||Session 10, Session 10 (2up)
||HOMEWORK 1 DUE (grades)
||Spatial Index structures (A.R. 7, 11
||Session 11, Session 11(2up), Session 11(2up, black and white)
||Session 12, Session 12(2up)
||Exam 1 review
Informix Spatial Datablade Module User's Guide
||No class--Spring Break
||No class--Spring Break
||XML (A.R. 13,15)
||session 13, session 13(2up)
||XML (A.R. 5, 14 )
Multidimensional Databases (A.R. 16, A.R. 20, A.R. 21)
||HOMEWORK 2 DUE
HOMEWORK 3 (pdf, doc)
Session 15 (2up)
OLAP (A.R. 17)
OLAP (A.R. 18, A.R. 24)
||Session 16-1 (2up)
OLAP(A.R. 19, 22, 23)
||Session 16-2 (2up)
Multimedia Databases (A.R. 8)
||Session 17 (2up)
Multimedia Databases (A.R. 10)
||Session 18 (2up)
HOMEWORK 3 DUE
||Exam 2 review
Exams and Assignments
There will be two exams in this course: a midterm and a second exam (not
a final). Both exams will be given during scheduled class time. There will
be three assignments. Remote login access is required for the assignments.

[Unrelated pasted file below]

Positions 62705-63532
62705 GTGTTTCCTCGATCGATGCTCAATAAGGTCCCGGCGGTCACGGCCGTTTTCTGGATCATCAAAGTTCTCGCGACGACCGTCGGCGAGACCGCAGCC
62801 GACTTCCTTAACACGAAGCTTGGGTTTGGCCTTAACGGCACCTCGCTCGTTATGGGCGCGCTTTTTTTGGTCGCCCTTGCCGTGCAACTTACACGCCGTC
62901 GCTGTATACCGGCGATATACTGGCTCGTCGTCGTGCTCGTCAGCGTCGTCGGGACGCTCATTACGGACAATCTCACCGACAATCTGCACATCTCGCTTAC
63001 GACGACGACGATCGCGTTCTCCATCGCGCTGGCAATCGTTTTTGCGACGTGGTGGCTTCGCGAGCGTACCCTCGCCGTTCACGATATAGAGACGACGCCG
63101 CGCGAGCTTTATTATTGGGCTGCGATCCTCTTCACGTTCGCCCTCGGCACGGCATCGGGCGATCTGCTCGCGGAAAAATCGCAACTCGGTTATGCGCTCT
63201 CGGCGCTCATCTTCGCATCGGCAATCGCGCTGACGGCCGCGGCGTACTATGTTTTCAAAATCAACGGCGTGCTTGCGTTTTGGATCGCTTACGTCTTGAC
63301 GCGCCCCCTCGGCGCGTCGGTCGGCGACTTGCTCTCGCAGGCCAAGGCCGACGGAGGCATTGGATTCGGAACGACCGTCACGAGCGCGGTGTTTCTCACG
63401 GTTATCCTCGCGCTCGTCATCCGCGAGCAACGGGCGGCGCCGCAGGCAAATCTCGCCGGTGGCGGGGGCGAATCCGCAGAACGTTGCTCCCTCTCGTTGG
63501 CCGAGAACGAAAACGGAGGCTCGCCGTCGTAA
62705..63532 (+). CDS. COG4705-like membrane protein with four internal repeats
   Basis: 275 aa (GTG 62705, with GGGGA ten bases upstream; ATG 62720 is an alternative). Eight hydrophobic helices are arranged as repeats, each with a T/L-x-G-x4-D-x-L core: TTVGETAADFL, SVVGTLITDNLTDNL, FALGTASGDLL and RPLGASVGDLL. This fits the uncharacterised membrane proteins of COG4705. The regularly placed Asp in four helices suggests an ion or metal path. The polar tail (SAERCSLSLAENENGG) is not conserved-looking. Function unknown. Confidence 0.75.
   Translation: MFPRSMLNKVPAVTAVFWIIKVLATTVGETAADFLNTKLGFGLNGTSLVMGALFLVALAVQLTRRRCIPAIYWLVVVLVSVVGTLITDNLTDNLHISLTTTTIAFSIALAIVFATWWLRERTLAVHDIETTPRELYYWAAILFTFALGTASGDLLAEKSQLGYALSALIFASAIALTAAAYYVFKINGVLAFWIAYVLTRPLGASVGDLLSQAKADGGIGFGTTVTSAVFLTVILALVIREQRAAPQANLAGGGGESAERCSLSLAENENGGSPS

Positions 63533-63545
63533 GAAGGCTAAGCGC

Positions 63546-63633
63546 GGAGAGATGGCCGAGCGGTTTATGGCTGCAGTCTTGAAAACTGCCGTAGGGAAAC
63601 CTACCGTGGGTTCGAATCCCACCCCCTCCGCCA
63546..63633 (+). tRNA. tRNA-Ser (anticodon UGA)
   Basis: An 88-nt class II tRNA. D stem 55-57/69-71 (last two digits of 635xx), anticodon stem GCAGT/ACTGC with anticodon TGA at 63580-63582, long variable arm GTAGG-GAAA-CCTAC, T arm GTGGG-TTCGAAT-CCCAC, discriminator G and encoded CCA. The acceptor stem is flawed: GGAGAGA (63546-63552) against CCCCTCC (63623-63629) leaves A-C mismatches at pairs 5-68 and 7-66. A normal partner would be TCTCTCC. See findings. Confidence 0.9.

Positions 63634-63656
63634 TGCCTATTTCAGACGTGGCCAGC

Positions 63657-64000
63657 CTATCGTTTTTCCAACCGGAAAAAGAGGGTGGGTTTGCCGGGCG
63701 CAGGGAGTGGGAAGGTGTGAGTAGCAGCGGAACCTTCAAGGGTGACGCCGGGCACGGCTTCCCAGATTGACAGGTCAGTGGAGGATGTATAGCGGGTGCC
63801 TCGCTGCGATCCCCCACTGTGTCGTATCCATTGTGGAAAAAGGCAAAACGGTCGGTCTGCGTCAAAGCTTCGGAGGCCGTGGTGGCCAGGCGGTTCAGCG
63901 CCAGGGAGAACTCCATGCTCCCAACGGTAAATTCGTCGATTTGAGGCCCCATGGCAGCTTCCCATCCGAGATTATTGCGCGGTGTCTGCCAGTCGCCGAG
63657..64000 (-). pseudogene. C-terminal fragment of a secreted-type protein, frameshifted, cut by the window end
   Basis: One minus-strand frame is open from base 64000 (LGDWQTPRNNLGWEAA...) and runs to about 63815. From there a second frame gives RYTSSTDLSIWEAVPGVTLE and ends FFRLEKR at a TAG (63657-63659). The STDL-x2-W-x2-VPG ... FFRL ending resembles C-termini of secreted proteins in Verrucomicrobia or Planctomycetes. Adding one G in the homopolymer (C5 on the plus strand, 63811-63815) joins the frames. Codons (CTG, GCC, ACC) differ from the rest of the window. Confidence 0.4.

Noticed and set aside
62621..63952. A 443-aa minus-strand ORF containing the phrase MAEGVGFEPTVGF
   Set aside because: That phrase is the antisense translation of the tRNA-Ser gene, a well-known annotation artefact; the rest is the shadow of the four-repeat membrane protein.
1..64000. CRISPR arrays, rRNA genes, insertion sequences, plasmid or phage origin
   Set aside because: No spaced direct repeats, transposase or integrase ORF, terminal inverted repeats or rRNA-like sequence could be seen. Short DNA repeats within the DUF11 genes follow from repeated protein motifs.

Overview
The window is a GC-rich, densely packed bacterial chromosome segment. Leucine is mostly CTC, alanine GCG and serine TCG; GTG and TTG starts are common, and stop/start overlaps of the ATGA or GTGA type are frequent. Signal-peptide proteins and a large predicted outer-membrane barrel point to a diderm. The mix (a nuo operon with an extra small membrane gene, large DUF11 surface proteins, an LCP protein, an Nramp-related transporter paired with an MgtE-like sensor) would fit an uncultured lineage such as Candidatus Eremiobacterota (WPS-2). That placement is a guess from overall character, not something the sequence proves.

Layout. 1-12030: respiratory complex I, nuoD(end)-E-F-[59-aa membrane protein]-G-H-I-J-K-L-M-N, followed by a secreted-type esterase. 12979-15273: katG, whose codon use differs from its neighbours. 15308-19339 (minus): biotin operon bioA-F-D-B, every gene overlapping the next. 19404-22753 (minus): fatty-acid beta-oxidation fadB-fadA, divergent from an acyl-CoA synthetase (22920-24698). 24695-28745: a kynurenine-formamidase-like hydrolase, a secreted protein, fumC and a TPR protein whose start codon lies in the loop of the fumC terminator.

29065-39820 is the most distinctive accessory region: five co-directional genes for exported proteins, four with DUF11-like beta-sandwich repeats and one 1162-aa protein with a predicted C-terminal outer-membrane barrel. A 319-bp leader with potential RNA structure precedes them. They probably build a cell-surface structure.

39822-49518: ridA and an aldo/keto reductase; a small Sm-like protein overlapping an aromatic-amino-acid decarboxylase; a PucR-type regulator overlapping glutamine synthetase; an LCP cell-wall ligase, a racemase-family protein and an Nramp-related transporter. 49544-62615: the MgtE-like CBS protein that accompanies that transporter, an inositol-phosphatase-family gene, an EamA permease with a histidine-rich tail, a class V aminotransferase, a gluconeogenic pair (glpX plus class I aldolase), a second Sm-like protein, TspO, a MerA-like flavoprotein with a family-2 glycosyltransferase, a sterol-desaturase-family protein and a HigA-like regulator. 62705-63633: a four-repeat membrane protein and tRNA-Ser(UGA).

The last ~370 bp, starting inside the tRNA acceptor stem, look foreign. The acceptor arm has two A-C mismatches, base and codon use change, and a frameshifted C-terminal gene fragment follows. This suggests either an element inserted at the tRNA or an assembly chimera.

|HOMEWORK 1 (grades)
Use the Extended ER and Object Relational concepts to create a conceptual
schema for a provided example application. Use your schema to build a sample
database in Informix. Write the given queries in SQL3 and execute them
on your database.
Extend your schema of Homework 1 to support spatial datatypes. Use the
new schema to build a database in Informix. Write a GUI program that supports
Graphical Query Language (GQL). The program must allow the users to select
spatial attributes for spatial queries (e.g. selection from a map). The
GQL must then parse these into SQL queries, which will be passed to your
Extend the schema from Homework 1 to XML. Create a DTD specification
for the same. Write a custom XSL stylesheet (details will be provided).
Write an XML parser module that reads the XML data and automatically populates